What else should be done to address the ongoing opioid epidemic? I have spoken extensively about this issue during the course of my campaign and I believe that the answer to that question is multi-faceted. Foremost, those who are currently struggling with addiction, or whose family members are suffering, need access to education and resources that will allow for fast and effective treatment. Addiction is not a criminal justice issue. The fact that the opioid crisis has received nationwide attention is a positive development in directly confronting the problem and I indend to be vocal on this issue in Springfield. Secondly, local law enforcement are the first responders in cases of opioid related crimes and overdoses. It is absolutely vital that they receive sufficient state training and support to be able to respond effectively to save lives and apprehend dealers. Lastly, those who are peddling these dangerous drugs in our communities must face severe penalties. The damage caused is lasting and profound on often very vulnerable people (many victims of this crisis developed their dependency as a result of prescription medication). I hope to be able to partner with fellow legislators to promote statutory changes that place Illinois at the front of the pack in dealing with this problem.

What should Illinois’ income tax system look like? What rates would you want to see? How would those rates effect the state’s revenues? Southern Illinois has among the highest tax rates in the entire country, when accounting for income and the aggregate of all taxes paid. This circumstance has harmed the region and the state. Our tax structure must be in line with those of neighboring states in order that we be competitive and that we retain our skilled workforce; many of whom are fleeing the state. In order to produce and quality jobs and encourage economic growth it is my deeply held position that we must lower taxes and broaden the tax base. The worst thing we could do now would be to raise taxes on a quickly dwindling population. I adamantly oppose a progressive tax structure that, contrary to political promises, would undoubtedly raise taxes on all Illinois families.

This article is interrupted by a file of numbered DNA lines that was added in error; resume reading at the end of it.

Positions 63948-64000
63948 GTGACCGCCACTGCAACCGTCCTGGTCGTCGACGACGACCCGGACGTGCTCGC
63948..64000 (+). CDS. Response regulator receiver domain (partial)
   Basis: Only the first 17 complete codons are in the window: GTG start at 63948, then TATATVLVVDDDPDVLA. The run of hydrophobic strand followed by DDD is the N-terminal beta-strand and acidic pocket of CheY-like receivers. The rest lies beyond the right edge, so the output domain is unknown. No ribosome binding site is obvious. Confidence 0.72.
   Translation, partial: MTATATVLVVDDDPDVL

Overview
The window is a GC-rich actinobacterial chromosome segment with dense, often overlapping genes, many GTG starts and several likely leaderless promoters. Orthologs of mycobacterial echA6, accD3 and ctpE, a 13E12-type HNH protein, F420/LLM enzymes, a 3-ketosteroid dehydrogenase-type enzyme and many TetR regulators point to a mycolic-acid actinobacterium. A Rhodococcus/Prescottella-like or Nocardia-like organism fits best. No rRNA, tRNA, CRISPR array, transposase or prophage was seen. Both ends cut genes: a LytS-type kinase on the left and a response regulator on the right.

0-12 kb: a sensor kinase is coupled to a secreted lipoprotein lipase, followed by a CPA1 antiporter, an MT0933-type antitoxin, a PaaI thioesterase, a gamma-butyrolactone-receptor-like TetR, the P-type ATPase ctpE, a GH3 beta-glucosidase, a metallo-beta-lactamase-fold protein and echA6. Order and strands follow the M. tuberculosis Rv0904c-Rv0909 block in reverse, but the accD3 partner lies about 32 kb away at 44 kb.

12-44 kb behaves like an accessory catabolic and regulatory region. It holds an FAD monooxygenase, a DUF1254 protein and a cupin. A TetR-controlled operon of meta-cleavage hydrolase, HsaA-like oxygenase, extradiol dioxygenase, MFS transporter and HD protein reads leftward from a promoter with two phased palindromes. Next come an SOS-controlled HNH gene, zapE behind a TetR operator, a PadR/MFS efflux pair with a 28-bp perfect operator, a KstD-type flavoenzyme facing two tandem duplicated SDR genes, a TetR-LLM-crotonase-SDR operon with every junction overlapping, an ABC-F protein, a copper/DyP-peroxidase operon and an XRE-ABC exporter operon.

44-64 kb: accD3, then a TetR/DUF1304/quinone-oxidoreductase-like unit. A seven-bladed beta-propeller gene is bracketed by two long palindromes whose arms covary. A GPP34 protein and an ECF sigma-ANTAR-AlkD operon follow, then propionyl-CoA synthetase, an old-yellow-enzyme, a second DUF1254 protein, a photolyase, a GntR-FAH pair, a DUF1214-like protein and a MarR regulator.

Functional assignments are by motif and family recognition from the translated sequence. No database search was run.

Would you term limit yourself? If so, how many terms? I have always been a strong supporter of legislation enacting term limits and redistricting reform. Unfortunately, we live in a state where a small group of career politicians are able to choose their voters, rather than voters choosing them. When voters have attempted to place the question of drawing legislative boundaries on the ballot, a movement I was very involved in, they were prevented from doing so by Speaker Madigan and special interests who want, above all else, to retain the current power structure. I fully support putting both of these questions before the voters who overwhelmingly support reform and as Senator I will vote to place these questions on the ballot.